So you’ve successfully navigated the emotional rollercoaster of your company’s transition. You moved beyond the status quo with a strong pitch that got the C-suite to buy in. And you illustrated to your co-workers that the organizational change won’t be as much of a disruption to their professional lives as they originally feared.
Now as your company continues to change early-career recruitment processes and strategies, you’re ready to get your company through the final two stages of the Change Curve.
As a refresher, the Change Curve is the four-stage model created by psychiatrist Elisabeth Kubler-Ross that was originally conceived as a way to process grief. Since its creation, it’s also been adopted to describe how companies deal with organizational change.
And now that you’ve read Part I of this series and have moved past the initial stages of driving organizational change, you need to continue on with your eyes on the final prize.
Here are two tips to help you sell—and close—an idea within your company.
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Encourage Employee Exploration
Once your company reaches the exploration stage, employees stop focusing on what they’ve lost. Instead, they’re testing and learning the reality of what these changes mean.
The key is to genuinely listen to any concerns and be open-minded to them, even if it means your hypothesis is wrong. Why? Because research shows that you gain credibility if you ask for advice, but only if you actually want it. If you’re just asking others under the guise of valuing their opinions and ignore their valid objections, people will see through the charade and view you as simply pushing your own agenda.
So, how can you do this effectively?
- Be a facilitator: Host focus groups and discussions on the idea of change and guide the conversation.
- Listen to alternative ideas: Other employees may have ideas that are complementary or maybe even better than what you’re proposing. Be open-minded to everything.
- Be transparent: Explain what the point of these meetings will be and how the information will be used to drive decisions about the proposed changes.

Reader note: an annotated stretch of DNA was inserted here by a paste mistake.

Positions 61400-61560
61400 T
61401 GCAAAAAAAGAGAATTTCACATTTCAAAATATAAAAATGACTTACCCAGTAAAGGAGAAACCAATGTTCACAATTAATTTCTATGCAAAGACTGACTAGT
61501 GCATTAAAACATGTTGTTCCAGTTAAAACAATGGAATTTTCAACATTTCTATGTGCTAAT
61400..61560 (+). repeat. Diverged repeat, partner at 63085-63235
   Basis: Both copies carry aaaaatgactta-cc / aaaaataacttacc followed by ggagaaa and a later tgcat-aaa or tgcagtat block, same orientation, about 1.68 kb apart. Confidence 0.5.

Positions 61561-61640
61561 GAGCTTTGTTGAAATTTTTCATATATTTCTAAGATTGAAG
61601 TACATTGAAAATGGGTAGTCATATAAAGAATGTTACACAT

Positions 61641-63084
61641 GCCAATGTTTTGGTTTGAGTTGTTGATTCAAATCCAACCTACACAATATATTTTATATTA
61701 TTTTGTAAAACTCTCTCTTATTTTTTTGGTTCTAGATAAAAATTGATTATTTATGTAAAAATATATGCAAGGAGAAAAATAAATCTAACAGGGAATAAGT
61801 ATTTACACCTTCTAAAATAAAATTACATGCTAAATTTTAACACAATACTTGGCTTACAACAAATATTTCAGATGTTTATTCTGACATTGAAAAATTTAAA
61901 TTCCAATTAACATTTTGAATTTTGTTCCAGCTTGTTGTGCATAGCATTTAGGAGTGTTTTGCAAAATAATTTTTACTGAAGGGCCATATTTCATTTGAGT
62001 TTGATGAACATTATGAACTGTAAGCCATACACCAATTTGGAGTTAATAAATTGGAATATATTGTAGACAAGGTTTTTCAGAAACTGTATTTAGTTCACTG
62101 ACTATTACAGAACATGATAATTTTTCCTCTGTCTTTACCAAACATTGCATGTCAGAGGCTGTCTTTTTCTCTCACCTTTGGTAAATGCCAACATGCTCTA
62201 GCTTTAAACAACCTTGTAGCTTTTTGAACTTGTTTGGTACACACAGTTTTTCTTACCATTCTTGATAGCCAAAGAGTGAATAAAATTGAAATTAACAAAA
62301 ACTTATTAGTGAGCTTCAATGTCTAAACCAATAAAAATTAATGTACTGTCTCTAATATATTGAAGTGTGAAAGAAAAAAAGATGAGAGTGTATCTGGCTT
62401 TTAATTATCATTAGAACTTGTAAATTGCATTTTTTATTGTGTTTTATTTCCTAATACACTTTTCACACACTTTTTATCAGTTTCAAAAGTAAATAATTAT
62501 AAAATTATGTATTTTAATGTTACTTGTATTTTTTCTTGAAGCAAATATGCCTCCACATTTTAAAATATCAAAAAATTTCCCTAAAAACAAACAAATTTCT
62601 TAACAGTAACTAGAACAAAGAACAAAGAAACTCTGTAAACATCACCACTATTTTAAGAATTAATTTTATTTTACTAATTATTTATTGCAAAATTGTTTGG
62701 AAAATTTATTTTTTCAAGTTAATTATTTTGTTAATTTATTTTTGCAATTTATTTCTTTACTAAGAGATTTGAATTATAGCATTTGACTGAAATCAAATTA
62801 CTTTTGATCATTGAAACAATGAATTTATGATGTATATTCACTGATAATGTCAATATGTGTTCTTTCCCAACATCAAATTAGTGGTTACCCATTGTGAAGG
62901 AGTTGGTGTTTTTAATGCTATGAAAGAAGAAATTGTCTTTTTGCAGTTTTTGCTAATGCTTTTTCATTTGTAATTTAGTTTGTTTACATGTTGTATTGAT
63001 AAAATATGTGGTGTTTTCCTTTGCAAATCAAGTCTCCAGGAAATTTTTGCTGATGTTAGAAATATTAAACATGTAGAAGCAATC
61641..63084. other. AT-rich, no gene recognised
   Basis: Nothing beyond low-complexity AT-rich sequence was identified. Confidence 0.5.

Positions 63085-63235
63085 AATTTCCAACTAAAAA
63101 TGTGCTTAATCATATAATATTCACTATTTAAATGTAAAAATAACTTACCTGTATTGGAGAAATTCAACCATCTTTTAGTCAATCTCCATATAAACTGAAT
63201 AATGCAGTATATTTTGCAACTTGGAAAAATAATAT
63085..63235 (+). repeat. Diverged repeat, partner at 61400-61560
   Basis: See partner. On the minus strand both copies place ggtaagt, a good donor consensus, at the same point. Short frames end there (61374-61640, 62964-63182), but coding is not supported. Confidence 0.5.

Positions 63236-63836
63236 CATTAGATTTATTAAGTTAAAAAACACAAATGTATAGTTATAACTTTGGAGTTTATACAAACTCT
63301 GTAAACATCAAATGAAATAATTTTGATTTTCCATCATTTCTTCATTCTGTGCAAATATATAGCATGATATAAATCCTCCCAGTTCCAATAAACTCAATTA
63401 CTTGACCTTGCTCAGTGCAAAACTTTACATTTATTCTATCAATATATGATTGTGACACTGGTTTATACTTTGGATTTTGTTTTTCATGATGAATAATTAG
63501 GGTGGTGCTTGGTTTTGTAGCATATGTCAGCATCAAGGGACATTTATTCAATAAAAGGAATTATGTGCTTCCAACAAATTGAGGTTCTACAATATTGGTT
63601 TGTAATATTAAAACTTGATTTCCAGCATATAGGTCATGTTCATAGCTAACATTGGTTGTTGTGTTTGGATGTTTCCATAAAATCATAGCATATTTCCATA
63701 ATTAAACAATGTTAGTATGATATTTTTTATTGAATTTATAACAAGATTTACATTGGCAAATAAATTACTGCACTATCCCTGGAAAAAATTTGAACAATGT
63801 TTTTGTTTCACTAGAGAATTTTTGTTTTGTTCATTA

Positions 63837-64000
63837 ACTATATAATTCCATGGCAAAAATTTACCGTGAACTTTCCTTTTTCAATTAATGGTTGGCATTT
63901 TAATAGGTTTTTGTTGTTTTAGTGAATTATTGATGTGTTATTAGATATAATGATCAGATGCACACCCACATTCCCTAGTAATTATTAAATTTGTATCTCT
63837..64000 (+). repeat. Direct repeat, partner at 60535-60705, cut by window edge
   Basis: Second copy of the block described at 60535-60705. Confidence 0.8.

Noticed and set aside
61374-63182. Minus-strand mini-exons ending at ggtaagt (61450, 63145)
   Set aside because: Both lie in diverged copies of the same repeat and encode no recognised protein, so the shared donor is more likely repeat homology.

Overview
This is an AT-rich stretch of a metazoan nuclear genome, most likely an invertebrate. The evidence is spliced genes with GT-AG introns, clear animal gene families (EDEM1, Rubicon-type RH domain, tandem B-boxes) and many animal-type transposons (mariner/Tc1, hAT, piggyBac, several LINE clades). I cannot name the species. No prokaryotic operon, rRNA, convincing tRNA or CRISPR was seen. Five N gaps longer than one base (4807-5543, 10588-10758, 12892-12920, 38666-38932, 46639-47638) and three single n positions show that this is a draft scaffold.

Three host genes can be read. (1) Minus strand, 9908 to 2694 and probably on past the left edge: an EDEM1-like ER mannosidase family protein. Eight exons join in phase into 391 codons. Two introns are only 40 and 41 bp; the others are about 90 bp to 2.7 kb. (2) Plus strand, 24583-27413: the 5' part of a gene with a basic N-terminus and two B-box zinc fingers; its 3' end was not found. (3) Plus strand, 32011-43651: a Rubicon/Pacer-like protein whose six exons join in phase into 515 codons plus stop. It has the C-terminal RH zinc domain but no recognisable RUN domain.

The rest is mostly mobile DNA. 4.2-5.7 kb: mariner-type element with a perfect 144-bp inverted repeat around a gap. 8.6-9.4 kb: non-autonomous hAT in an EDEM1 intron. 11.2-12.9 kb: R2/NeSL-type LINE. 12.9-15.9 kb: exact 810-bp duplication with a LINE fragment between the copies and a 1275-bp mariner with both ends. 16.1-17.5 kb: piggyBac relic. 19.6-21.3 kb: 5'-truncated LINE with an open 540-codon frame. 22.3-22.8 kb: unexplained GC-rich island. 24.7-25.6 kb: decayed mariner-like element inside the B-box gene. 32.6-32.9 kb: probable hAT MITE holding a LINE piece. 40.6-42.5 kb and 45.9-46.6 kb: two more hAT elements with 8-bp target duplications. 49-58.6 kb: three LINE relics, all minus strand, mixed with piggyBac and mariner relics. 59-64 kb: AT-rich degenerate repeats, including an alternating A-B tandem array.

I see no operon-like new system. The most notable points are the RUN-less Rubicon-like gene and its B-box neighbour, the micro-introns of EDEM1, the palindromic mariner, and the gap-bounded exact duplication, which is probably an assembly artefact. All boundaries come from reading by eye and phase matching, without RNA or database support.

One way to encourage employee exploration is to label the change as a draft form, Forbes suggests. In other words, commit to a trial period. Use an extended period of time to test your hypothesis. During this time, communicate the message of change using as many mediums as possible. Discuss it in meetings, emails, newsletters, etc.
Another important element of exploration is to divide tasks among your company. This helps people feel like they are genuinely part of the change. And it allows you to personalize responsibilities to people’s strengths, as Entrepreneur encourages. Remember to follow up regularly to see how everyone’s doing with the changes. Be empathetic to challenges that arise, and everyone will know they’re in this together.
The goal is to get company-wide acceptance. The change is happening. And by the end of this stage, all of your employees understand it—and start to see it, since you’re continually sharing data that illustrates your progress. It helps them prepare for the final stage of the Change Curve.
Rebuilding Is The Right Decision, And It’s Backed By Data
The last phase is the rebuilding stage, so it’s vital that you keep employees committed to the change you’re ushering in. Here, the onus falls on management. According to Gallup, only 22 percent of U.S. employees strongly agree that their company’s leaders have a clear direction for their organization. So if the C-Suite has bought in and can continue to sell how the changes are affecting the company in a positive way—and align with the ultimate vision of the organization—you’re almost done with the Change Curve.
Which is why it’s so crucial that employees see the results of the change. If you’re transparent throughout the process, your employees will see that legitimate data confirmed your hypothesis. Now your company’s like a phoenix, rising out of the ashes of an old, inefficient process, to a new, optimized way of doing things.
If you’ve convinced people to trust the process (by making them a part of it), then everyone should be on board. So instead of having a monumental task, you used the Change Curve—and the help of your fellow employees—to push that boulder of change up and over the hill.